How to Use Bleach on Poison Oak

Household bleach can help relieve the itchy poison oak rash.
Household bleach can help relieve the itchy poison oak rash. (Image: cleaning mailbox 2. image by mdb from

Poison oak — a relative of poison ivy — is a plant found along the Pacific coast of North America that creates a painful rash after it comes in contact with the skin. The itchy rash, caused by the plant's urushiol oil, can take between 24 hours and a full week to appear after a person has touched the plant. While bleach should not be a first recourse for treatment because of the potential for irritation, those suffering from blisters and an itchy rash can get some measure of comfort by carefully creating a compress soaked in a diluted, half-bleach, half-water mixture.

Things You'll Need

  • Household bleach
  • Water
  • Gentle soap
  • Bowl
  • Clean washcloths
  • Calamine lotion

Wash the affected area with warm water and gentle soap.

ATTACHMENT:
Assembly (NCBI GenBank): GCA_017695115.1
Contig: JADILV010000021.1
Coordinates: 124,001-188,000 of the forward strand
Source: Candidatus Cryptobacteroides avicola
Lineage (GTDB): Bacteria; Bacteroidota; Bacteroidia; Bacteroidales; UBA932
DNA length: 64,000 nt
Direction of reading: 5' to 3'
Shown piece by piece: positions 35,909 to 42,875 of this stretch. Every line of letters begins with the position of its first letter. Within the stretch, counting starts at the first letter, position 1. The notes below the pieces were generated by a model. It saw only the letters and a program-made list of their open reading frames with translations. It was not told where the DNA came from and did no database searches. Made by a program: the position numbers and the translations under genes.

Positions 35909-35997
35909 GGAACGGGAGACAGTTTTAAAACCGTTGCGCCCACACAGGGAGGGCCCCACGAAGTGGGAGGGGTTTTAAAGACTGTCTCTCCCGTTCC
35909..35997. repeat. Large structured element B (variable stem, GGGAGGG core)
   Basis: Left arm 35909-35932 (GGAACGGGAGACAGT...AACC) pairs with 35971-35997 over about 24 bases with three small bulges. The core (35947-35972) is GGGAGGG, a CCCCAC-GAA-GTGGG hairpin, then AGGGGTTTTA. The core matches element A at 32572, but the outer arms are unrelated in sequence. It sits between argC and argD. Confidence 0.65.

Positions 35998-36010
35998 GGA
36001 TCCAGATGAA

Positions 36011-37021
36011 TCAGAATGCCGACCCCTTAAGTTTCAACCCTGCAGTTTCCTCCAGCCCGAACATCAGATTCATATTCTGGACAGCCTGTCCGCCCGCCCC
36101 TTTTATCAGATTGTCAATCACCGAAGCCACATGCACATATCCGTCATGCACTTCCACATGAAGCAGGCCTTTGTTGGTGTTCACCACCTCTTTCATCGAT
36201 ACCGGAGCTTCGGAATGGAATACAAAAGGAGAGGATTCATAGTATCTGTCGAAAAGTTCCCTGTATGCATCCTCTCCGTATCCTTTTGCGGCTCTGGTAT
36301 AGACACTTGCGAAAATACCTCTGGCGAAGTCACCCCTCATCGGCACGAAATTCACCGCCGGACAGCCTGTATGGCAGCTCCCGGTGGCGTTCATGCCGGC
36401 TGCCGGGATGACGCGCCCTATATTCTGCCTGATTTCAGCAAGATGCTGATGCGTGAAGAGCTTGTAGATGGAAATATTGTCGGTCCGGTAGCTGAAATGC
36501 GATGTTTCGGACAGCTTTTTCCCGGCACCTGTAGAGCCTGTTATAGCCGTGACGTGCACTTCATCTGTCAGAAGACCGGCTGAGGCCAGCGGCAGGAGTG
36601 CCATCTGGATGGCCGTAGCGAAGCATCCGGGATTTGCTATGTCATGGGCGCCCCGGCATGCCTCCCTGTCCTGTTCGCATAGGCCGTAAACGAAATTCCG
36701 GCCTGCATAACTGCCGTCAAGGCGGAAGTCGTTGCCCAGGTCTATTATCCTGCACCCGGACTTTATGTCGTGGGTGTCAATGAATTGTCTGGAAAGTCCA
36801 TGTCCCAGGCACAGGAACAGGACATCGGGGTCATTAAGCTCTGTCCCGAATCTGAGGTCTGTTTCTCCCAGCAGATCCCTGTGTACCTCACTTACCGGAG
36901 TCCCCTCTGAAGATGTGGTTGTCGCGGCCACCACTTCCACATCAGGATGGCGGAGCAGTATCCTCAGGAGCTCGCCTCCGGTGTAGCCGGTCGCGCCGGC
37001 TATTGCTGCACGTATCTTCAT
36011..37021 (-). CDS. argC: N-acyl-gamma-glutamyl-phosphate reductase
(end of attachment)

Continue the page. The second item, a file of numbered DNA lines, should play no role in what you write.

Pat the skin dry with a washcloth.

Combine equal parts water and household bleach in a small bowl or container.

Dip a clean washcloth into this mixture.

Wring out the washcloth so it is not dripping.

Drape the washcloth over the poison oak-affected skin and leave it on for 30 minutes.

Remove the washcloth and rinse the area with cold water.

Apply a layer of calamine lotion to the affected areas to soothe the skin.

Tips & Warnings

  • You can dip a cotton ball into the half-bleach, half-water mixture and rub it on affected areas to soothe the itch, as well.
  • Wear old clothes when performing this remedy because bleach can ruin clothing.
  • Try other methods before using bleach on your poison oak rash; while bleach can be effective, some specialists do not recommend using bleach on a rash because bleach is tough on the skin, removing the top layer. This is why diluting the bleach with water is essential.
  • Do not let your hands be in prolonged contact with undiluted bleach. Quickly rinse your skin with cold water.
  • Applying bleach, even in diluted form, to your skin may sting a bit.
  • If using bleach seems to make your skin worse, discontinue use and consult a dermatologist or other health care professional as soon as possible.
  • Avoid inhaling bleach because the vapors are harmful to the body.

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